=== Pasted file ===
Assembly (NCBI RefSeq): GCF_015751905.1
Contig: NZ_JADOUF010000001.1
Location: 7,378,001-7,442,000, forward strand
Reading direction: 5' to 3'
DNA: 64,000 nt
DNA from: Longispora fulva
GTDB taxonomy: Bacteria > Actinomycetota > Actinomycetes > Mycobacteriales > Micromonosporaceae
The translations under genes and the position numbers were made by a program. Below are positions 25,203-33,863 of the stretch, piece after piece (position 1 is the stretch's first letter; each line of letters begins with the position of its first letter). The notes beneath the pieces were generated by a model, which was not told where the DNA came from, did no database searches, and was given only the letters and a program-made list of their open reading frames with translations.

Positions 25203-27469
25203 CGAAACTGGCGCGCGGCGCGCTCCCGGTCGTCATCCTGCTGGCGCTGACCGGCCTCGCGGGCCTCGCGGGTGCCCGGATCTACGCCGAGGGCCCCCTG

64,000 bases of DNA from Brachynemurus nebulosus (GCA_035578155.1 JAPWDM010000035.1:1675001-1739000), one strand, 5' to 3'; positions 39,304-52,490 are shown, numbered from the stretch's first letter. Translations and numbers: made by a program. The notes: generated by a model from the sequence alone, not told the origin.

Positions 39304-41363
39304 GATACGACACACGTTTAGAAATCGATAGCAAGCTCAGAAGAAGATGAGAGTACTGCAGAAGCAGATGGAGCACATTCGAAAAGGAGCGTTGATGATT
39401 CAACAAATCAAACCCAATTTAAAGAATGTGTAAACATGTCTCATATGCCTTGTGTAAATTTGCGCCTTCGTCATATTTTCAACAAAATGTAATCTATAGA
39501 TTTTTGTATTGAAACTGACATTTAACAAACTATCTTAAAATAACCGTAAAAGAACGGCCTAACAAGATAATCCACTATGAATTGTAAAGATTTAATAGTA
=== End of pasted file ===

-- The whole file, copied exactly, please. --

Assembly (NCBI RefSeq): GCF_015751905.1
Contig: NZ_JADOUF010000001.1
Location: 7,378,001-7,442,000, forward strand
Reading direction: 5' to 3'
DNA: 64,000 nt
DNA from: Longispora fulva
GTDB taxonomy: Bacteria > Actinomycetota > Actinomycetes > Mycobacteriales > Micromonosporaceae
The translations under genes and the position numbers were made by a program. Below are positions 25,203-33,863 of the stretch, piece after piece (position 1 is the stretch's first letter; each line of letters begins with the position of its first letter). The notes beneath the pieces were generated by a model, which was not told where the DNA came from, did no database searches, and was given only the letters and a program-made list of their open reading frames with translations.

Positions 25203-27469
25203 CGAAACTGGCGCGCGGCGCGCTCCCGGTCGTCATCCTGCTGGCGCTGACCGGCCTCGCGGGCCTCGCGGGTGCCCGGATCTACGCCGAGGGCCCCCTG

64,000 bases of DNA from Brachynemurus nebulosus (GCA_035578155.1 JAPWDM010000035.1:1675001-1739000), one strand, 5' to 3'; positions 39,304-52,490 are shown, numbered from the stretch's first letter. Translations and numbers: made by a program. The notes: generated by a model from the sequence alone, not told the origin.

Positions 39304-41363
39304 GATACGACACACGTTTAGAAATCGATAGCAAGCTCAGAAGAAGATGAGAGTACTGCAGAAGCAGATGGAGCACATTCGAAAAGGAGCGTTGATGATT
39401 CAACAAATCAAACCCAATTTAAAGAATGTGTAAACATGTCTCATATGCCTTGTGTAAATTTGCGCCTTCGTCATATTTTCAACAAAATGTAATCTATAGA
39501 TTTTTGTATTGAAACTGACATTTAACAAACTATCTTAAAATAACCGTAAAAGAACGGCCTAACAAGATAATCCACTATGAATTGTAAAGATTTAATAGTA